James O'Neill was, in 1912, a big-chested, heavy-featured man who looked much younger than his actual age, sixty-seven. He walked erect, with an almost military carriage. He had a fine profile and light-brown, fairly deep-set eyes. His hair was iron gray. When he was not playing a role, there was a good deal of the Irish peasant about him.


His compulsion for trying to get things as cheaply as possible and not fritter his money away is understandable when one realizes that he was reared in the most incredible poverty. One of his intense preoccupations was dabbling in real estate, perhaps a reaction to his early poverty. He bought real estate in New London, an orange grove in California, tenement houses in New York and a farm in Maryland. He also invested in various businesses. In one, the Anchor Metal Novelty Company, he sank $30,000 "to help a friend." The firm went into bankruptcy. Another of his investments was in the "Uncle Sam" gold mine at Bodie, known as "the actors' mine" because so many actors invested in it.

One of his advisers on New London real estate was a friend who called himself Colonel Thomas Fortune D'Orsey. To D'Orsey, "James O'Neill was a softhearted man, always good for a touch. He was a great Irishman, a great Democrat and a good Catholic. He was one of the leading figures in the town."

Jamie was thirty-four that summer of 1912 and well on his way to becoming a hopeless alcoholic. Physically Jamie resembled his mother more than his father. He had what his brother called "irresponsible Irish charm." He was humorous, romantic, sentimentally poetic, and well liked by both men and women. His favorite poet was Ernest Dowson, and he liked especially to recite Dowson's famous line, "I have been faithful to thee, Cynara! in my fashion." He found perverse amusement in teaching his younger brother to drink and to be a "heller" with women. In moments of drunken confidence he told Eugene than he had done this because he realized how talented his brother was and that Eugene's success in the world would show him, Jamie, up for what he was -- "a bum." Jamie was inordinately attached to his mother and never married.

A view of the two brothers that summer of 1912 is given by one of the "nice girls" whom Eugene courted. She said, "Eugene was a sweet boy, but I didn't like Jamie. Jamie was bitter and cynical, and drank terribly."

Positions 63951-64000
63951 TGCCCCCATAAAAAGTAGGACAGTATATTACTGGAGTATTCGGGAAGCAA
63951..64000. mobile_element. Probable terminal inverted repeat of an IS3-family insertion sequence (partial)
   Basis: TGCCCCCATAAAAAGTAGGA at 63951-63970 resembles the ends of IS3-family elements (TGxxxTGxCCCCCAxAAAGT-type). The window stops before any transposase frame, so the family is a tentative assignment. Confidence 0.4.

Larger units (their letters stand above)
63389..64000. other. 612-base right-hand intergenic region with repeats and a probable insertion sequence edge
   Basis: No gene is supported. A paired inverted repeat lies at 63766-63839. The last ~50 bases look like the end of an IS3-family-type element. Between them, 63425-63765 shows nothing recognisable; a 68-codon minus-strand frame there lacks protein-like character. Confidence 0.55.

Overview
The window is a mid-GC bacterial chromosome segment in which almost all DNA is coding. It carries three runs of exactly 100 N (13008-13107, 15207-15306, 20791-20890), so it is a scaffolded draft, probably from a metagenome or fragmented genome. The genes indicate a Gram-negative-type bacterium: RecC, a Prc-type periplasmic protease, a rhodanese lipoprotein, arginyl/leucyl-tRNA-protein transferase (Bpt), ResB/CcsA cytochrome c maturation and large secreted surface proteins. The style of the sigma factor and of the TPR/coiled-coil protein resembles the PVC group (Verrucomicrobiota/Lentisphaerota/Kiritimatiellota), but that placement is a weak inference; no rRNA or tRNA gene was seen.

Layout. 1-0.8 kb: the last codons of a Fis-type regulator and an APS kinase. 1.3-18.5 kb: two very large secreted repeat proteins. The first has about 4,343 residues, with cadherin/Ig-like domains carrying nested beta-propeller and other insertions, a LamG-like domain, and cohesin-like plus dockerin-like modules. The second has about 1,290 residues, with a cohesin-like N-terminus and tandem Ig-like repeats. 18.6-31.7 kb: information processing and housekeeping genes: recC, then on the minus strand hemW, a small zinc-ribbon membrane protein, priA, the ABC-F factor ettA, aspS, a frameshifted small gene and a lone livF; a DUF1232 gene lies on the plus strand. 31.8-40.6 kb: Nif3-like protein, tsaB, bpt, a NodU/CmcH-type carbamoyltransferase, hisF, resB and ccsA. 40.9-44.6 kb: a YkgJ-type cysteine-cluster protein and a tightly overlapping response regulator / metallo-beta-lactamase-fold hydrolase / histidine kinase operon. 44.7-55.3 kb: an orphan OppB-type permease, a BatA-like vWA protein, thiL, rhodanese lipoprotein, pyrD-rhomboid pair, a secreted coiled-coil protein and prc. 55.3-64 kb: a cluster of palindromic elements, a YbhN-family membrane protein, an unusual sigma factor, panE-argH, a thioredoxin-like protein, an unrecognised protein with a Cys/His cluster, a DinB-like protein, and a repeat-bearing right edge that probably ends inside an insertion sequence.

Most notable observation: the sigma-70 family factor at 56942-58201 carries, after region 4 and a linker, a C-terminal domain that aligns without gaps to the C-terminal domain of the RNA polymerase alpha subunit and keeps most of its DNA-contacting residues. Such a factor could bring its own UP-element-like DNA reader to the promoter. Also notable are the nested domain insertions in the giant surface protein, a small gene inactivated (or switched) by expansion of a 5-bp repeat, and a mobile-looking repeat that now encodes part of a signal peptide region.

To judge by the recollections of those who knew Eugene in 1912, the impression emerges of a charming young man whose interests were all centered in literature. But he managed to find other interests, maintaining friendships with a number of girls, slightly younger than himself, from proper New London families. He had the capacity for genuine intellectual friendships with girls. "He was not a particularly sexy person," one of them has said. "He was loving, but not aggressive about making love."

The girl he saw the most of that summer he made the heroine of Ah, Wilderness! -- the play of adolescence which he wrote in 1932. He called her Muriel McComber, a teen-age girl with whom Richard Miller (Eugene's characterization of himself) was in love. Because the real Muriel prefers not to have her name used, she will be called Muriel McComber here.

"Our engagement lasted about three years," she has said, "until about a year after he went into the sanatorium in the winter of 1912. I remember he read aloud a great deal to me -- Oscar Wilde, Friedrich Nietzsche, Schopenhauer. I had just graduated from high school."

Eugene and Muriel saw each other almost every day for several years. He liked to recite to her from the Rubáiyát, especially the lines:

A Book of Verses underneath the Bough,
A Jug of Wine, A Loaf of Bread -- and Thou
Beside me singing in the Wilderness.

And the lines from Swinburne "Anastasia," which he used in Ah, Wilderness!:

Nay, let us walk from fire unto fire
From passionate pain to deadlier delight -
I am too young to live without desire,
Too young art thou to waste this summer night. . .

Muriel was regarded as one of the prettiest girls in New London. She was somewhat plump, but she had a graceful figure; she had light-brown hair and big, searching dark eyes and a roundish face with dimples, and she spoke with a slight drawl.

Although they lived only a few blocks apart, Eugene and Muriel wrote to each other almost every day, and he wrote to her when he was away from New London. Muriel has recalled that he was forever talking about the books and plays and short stories he was going to write. She said that their more or less platonic romance was fairly closely followed in the relationship between Richard and his girl in Ah, Wilderness!